How to Get Rid of Cat Pee Smell: 6 Practical Options
Imagine sitting on your couch watching TV. Suddenly, you notice it: the unmistakable stench of cat urine. It’s essential to act quickly. That’ll give you the best chance of getting rid of the odor completely. Felines live by their sense of smell. It’s how they communicate with each other and mark their territories. Some research1 even suggests they have a keener sense than dogs.
That makes cleaning the urine stain critical for putting the brakes on a potential problem before it becomes a habit. This article goes over six options for getting rid of the smell of cat pee.
Before You Start
We recommend using products specifically for this purpose. Cat urine is highly concentrated, which is why it smells so bad. It’s also acidic because your kitty is primarily a meat-eater. That makes your choice of a cleaning method vital. The last thing you want to do is compound the problem by using ammonia or bleach. Save those cleaners for the wash.
The 6 Ways to Get Rid of Cat Pee Smell
1. Go to the Source
Your cat’s litter box is probably the most likely source of the problem. We suggest tossing out the old litter and cleaning out the box. You can use warm, soapy water to get the job done. Avoid using products with a strong scent. Remember how sensitive felines are to smell. Let it dry completely and fill it with new litter. Liners can make it easier to do next time. We recommend doing it every two weeks.
2. Establish a Daily Cleaning Routine
Prevention is usually the best way to solve problems. That means daily cleaning with a cat urine issue. That’s particularly true if your pet is going outside of the box. Remember that your kitty doesn’t like a smelly litter box any more than you do. After scooping it out, sprinkle some baking soda on the litter and add more to the box. The powder will help neutralize odors to contain them.
3. Add More Litter to the Box
Luckily, manufacturers have continued to develop new products that make this unpleasant task easier while solving odor problems. Simply keeping the box filled with 3–4 inches of litter can support the ammonia-blocking properties of some brands that do a better job of reducing unpleasant smells.
4. Use the Right Product for the Surface
Where your cat is urinating affects how you approach the task and get rid of the odor. You can use a foaming shampoo for upholstery and carpeting. These products work best if you use them right away to prevent staining and odor absorption by the material. Blot the spot dry, wearing latex gloves. Then, apply the product and follow the manufacturer’s directions.
Powders are effective if your cat has urinated on a tile, linoleum, or concrete surface. They do double-duty by absorbing the liquid to make your job less unpleasant. Pet products can help prevent recurrences by removing the smells but also with repellents that are effective deterrents.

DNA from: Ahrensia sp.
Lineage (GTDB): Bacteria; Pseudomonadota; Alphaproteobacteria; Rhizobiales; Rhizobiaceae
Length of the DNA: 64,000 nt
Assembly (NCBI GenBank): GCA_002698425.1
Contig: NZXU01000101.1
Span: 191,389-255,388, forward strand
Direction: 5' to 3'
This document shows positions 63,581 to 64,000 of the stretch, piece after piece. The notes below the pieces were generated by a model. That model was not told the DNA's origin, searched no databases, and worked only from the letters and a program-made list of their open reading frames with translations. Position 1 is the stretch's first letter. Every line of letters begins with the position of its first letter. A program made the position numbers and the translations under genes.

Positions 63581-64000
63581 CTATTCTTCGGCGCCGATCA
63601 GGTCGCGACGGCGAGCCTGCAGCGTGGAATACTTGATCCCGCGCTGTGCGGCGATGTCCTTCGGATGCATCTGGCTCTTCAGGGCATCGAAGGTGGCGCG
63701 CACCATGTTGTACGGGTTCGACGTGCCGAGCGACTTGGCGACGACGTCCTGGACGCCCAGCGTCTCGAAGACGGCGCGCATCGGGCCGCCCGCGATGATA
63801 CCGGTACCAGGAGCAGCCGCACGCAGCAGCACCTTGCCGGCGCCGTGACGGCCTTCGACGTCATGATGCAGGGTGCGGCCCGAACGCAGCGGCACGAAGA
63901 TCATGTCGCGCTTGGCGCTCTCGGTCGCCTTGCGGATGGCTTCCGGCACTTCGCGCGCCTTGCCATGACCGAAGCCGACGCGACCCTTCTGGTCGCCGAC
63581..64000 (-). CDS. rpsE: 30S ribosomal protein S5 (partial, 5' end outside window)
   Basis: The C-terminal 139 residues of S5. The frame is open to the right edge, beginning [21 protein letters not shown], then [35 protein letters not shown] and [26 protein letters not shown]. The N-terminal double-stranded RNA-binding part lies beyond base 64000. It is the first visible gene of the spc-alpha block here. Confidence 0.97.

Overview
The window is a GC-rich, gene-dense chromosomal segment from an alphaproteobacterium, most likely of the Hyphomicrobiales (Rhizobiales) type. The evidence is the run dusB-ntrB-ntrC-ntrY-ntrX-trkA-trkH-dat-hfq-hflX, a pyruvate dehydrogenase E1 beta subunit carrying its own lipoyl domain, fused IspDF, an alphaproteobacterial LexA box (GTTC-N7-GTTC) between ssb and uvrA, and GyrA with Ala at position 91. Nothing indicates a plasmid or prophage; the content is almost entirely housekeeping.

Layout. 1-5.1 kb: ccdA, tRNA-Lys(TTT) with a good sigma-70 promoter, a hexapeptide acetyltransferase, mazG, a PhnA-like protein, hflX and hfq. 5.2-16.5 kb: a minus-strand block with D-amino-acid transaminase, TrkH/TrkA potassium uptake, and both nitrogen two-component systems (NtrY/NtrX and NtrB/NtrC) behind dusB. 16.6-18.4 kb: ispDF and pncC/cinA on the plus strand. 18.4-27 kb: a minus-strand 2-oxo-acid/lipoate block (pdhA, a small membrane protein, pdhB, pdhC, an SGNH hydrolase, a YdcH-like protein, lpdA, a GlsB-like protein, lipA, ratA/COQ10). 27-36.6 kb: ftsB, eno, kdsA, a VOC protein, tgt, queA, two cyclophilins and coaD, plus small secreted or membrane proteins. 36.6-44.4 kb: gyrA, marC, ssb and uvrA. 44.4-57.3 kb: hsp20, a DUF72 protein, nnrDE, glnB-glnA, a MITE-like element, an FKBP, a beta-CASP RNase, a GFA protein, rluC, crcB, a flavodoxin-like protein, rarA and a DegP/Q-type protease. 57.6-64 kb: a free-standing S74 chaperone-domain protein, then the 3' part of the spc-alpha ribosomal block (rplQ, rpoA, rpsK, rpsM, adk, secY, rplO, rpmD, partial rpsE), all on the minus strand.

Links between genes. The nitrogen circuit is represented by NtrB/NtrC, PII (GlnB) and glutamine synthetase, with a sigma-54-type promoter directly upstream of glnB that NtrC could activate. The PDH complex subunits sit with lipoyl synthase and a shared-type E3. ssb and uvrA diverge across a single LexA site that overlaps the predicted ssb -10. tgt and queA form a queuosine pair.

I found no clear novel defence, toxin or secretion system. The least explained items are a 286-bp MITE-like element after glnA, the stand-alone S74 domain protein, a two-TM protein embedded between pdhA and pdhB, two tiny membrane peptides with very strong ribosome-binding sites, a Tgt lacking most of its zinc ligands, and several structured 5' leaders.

5. Wash Any Linen or Other Materials Your Cat Used
You could save your kitty’s bed or other material if your kitty urinated on something else. Toss the linen in the wash with a cup of baking soda, running it on a cold water cycle. Hot water will make the odor more pungent and perhaps fix it into the material. We suggest hanging the laundry outside to dry if possible. If you still smell it, rinse and repeat.
6. Locate the Odor Source
Unfortunately, it’s not always easy to find where the problem lies, especially if there’s more than one place to inspect. Luckily, you don’t have to go around smelling every piece of furniture in your home. Instead, you can use a UV flashlight to identify the trouble spots quickly by illuminating the urine crystals. Then, you can use one of the previous methods to get rid of the odor.
How to Correct This Behavior
Of course, getting rid of the odor is only part of the solution. You also must make sure it doesn’t happen again. Several things can cause inappropriate urination. Sometimes, the cause is behavioral. After all, felines spray to mark their territories. Some pets may urinate outside the box if something has changed in their world. It can be something as minor as changing litter or rearranging furniture.
Proper cleaning is on the top of the list of the things you must do to prevent a repeat performance. Using repellents in favorite spots can also get things under control. Some pet owners have had good luck using pheromone diffusers or sprays. They work by replicating scents that your cat associates with pleasant experiences that can help calm your pet. They’re often effective if a change triggers them.
This behavior can also have physical causes, such as urinary infections or stones. If you notice other symptoms like difficulty urinating or blood spots on the floor, make an appointment with your pet’s veterinarian. A dietary change can often correct the issue.
Few things are more unpleasant than the smell of cat urine. It’s even worse if inappropriate urination has become a habit. That’s why it’s essential to trust your nose and act promptly. The longer you wait, the greater the chances that you’ll have difficulty removing the odor entirely. Remember that cats prefer the status quo to change. Minimizing stress can have a profound impact on preventing a problem.
Featured Image Credit: Creative Cat Studio, Shutterstock